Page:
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5 Things You Probably Didn’t Know About the EPF

BY Caitlyn Ng

Updated 12 Nov 2019

As it’s the beginning of the month, there is a (temporary) feeling of joy in many working adults all over the world: pay day has come and gone! Hang on, the EPF (Employees Provident Fund) in Malaysia will make sure that the final amount you bring home will be a little lesser than expected, but for a good cause.

The EPF is a scheme put in place by the Government in 1991 to help you save part of your money for your golden years. Apart from knowing that it is a retirement scheme and what you can use the savings for, what else can you expect from this mandatory contribution account? Here are five things we hope would help shed more light on this savings vehicle.

What's covered in this article?

1) You’re not alone in contributing to the EPF account.

Take a closer look at the details on your pay slip and you might notice something along the lines of “Employer EPF” (refer to sample payslip below). That’s right, most companies are bound by law to contribute to your EPF account as well, so that’s a plus.

The rate for employers is capped at an additional 13% of your gross salary (if you are earning below RM5,000) or 12% (if your salary is above RM5,000). The next time you feel like you’re losing a portion of your hard-earned money to the EPF, you’re actually saving that 11% (or 8%) and getting an additional 13% (or 12%) on top of it!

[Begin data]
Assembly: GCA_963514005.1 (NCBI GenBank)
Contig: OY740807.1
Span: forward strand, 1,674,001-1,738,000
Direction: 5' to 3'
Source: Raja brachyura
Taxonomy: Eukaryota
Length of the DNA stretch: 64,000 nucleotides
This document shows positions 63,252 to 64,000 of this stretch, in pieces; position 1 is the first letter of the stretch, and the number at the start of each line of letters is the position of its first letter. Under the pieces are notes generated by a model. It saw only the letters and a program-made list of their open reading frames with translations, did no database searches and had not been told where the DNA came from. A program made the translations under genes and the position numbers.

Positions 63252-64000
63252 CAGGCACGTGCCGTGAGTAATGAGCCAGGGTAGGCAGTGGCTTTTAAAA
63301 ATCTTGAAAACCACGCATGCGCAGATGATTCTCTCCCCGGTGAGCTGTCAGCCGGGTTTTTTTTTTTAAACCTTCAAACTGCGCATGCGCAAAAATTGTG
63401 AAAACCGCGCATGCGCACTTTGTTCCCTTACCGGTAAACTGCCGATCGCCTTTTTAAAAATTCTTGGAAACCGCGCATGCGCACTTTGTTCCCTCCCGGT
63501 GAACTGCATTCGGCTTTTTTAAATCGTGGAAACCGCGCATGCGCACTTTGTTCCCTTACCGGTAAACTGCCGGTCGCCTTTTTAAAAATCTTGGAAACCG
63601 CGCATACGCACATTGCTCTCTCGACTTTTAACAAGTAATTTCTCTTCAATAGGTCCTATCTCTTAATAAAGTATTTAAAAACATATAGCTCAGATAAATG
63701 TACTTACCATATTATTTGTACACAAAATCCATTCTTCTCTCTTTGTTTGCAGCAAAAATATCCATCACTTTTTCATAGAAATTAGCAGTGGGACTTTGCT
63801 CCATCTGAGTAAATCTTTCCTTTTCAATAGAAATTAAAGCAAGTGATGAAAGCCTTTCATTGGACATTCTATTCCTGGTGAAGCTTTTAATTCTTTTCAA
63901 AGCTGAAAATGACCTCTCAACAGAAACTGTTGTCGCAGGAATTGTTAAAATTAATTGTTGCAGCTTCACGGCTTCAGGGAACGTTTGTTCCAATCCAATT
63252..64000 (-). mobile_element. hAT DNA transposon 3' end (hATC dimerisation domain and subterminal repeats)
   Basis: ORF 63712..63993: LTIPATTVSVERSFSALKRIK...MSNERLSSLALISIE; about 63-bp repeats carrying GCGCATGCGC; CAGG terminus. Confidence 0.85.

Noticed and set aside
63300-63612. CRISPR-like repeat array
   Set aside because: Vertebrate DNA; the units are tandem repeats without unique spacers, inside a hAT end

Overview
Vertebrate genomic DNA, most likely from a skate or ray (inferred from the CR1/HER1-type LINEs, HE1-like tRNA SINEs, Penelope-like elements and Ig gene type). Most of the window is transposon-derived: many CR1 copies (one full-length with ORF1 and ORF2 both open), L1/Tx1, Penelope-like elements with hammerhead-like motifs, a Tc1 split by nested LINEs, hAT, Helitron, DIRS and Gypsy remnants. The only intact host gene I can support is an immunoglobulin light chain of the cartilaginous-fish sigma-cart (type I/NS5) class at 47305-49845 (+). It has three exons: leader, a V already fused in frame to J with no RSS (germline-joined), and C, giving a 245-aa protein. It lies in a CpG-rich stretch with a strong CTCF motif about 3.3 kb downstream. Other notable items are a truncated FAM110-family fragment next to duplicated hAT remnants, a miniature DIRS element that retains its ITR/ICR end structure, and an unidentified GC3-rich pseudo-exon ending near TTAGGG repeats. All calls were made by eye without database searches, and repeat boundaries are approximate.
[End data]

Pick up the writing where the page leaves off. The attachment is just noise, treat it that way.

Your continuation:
2) You can opt to increase the amount of contributions you’re making.

Even though the Government recently amended the statutory minimum rate to 8% (it was previously at 11%), you can actually choose to contribute at a rate exceeding that of the mandatory percentage.

In short, if you suddenly decided to contribute 80% of your salary to the EPF each month, nothing and nobody is going to stop you from doing so! However, bear in mind two things before you make such a drastic decision: your monthly expenses and the risk of placing all your eggs in one basket.

If you don’t have other sources of income such as freelancing, then 80% of your fixed salary contributed towards your EPF might put too big of a dent in your cash on hand. In addition, investing the bulk of your salary in just one equity can be quite risky since a diversified portfolio is able to provide you with the best chance of lowering your risk for loss and increasing your returns.

3) You can withdraw the full sum of money in your EPF account.

As long as you are retired at 55 years of age, you’ll be able to do so easily enough. However, there isn’t just that one method for you to take out your savings. Did you know that there are as many as 17 types of withdrawals which you can select from? You can extract a portion of your money for use on various intentions such as education fees, medical bills coverage or to perform the Hajj, although some parties are not in favour of you doing so.